See my answers below...
 
Tulsa City County Library = serves a=20 population of 500,000.  We have 23 branches, 4 of these are = regional=20 libraries and of course Central library.  Our 4 regional=20 libraries and central library stock feature films.   We have been using Triple III for some = time=20 here.  It does have some limitations, but overall works very = well. =20
--For a=20 typical feature film DVD release, how do you determine the number of = copies you=20 order? 
This depends--If it is = a big=20 release we buy 10 (2 for each location).  A "catalog" title = anywhere=20 from 1 to 5. 
 
--Do you take=20 patron reserves for your DVDs? 
Yes--Triple I make = reserves=20 very easy.  Although, the hold can really pile up on popular=20 titles. 
 
--If you take=20 reserves, how do you determine when additional copies are necessary for=20 purchase? 
We like to a 6:1 to 8:1 = ratio for=20 films.  However the maximum copies of any adult feature film = we buy is=20 10. 
 
--What=20 is your loan period for DVDs? 
7 days with an = opportunity of=20 a renewal if there are no existing=20 holds. 
 
--What is the=20 limit on checkouts of DVD? 
5 DVDs per=20 card 
 
My = current=20 situation:  We are in the process of changing over to a new system = (Triple=20 I Millennium), and are consequently reevaluating various policies with = this=20 transition.  We do not take reserves on feature film releases (but = we do on=20 just about everything else, including documentaries and foreign language = titles)=20 with a two-day loan period and a limit of three DVDs at a time.  = They=20 circulate for free.  Genrerally, my materials budget is not an = issue...I can usually purchase what I need when I need it. =20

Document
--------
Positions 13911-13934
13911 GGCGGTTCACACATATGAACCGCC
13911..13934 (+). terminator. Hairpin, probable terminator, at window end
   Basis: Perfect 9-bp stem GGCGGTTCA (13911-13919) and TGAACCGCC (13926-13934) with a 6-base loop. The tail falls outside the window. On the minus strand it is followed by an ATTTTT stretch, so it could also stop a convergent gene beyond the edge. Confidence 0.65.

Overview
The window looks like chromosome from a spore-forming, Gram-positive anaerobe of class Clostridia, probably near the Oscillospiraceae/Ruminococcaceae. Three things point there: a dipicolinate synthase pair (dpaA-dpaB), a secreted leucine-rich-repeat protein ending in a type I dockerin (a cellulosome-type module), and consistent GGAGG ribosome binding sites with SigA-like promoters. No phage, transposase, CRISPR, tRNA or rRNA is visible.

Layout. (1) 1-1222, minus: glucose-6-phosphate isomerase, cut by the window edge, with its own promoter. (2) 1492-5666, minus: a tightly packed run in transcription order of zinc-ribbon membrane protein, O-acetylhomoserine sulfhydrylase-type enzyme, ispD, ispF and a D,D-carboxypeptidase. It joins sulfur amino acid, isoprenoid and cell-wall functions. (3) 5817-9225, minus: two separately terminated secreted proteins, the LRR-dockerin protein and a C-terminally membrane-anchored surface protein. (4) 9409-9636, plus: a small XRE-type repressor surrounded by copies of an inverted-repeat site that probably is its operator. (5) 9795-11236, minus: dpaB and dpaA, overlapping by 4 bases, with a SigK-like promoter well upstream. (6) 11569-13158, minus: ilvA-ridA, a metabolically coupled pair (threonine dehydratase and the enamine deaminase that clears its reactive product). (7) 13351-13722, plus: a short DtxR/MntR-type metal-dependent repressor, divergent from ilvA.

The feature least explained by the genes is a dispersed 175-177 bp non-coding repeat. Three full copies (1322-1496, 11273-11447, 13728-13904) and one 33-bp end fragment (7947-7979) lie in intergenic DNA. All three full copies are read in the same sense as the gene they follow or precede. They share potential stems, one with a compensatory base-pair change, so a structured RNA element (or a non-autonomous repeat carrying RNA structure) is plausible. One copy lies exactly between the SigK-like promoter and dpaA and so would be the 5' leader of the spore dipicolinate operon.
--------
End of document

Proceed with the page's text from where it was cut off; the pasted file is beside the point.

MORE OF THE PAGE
In order to=20 bring the feature film DVDs in line with most of the other materials in = the=20 library, I would like to see us begin taking reserves on them.  = This would=20 have the benefit to the customer in that they would now have a better = handle on=20 when they will be able to view a specific title (much the way they do on = current=20 print bestsellers).  If the wait is too long for them, they = could=20 explore other options for obtaining the film (renting it, purchasing = it). =20 As it stands now, the chances of a customer finding a specific current = DVD title=20 on the shelf at any specific time is completely random, which can be=20 frustrating.  Taking reserves would also benefit the = customer in that they would learn to use the new online catalog, = and could=20 place the reserves from their own home (or we could do it for them, of=20 course!).  Can you think of any other benefits?  
 
When you purchase "hot" titles = will they=20 hit you catalog upon order or upon circulation?  We allow ours = titles to be=20 searched while on order.  Customers may place holds on items that = have not=20 yet been received yet or haven't made it to street date.  Keep this = in mind=20 if you decide to take reserves, and purchase=20 accordingly.
 
We are also=20 looking at standardizing the loan period for DVDs...as I mention above, = feature=20 film titles currently circulate for two days, while series, exercise, = and some=20 educational and other non-fiction titles circulate for a week.  We = are=20 looking at changing all to a three or four day period, while increasing = the=20 limit to six.  This should offset any circulation drop due to = the=20 reserving of titles.  Is this logical? 
Yes, we did this = sometime=20 ago.   
 
Any other=20 suggestions/arguments I could use in my presentation regarding this = issue would=20 be most helpful.   
 
Best=20 regards,
Myles=20 Jaeschke
 
Tulsa City-County=20 Library
Media=20 Center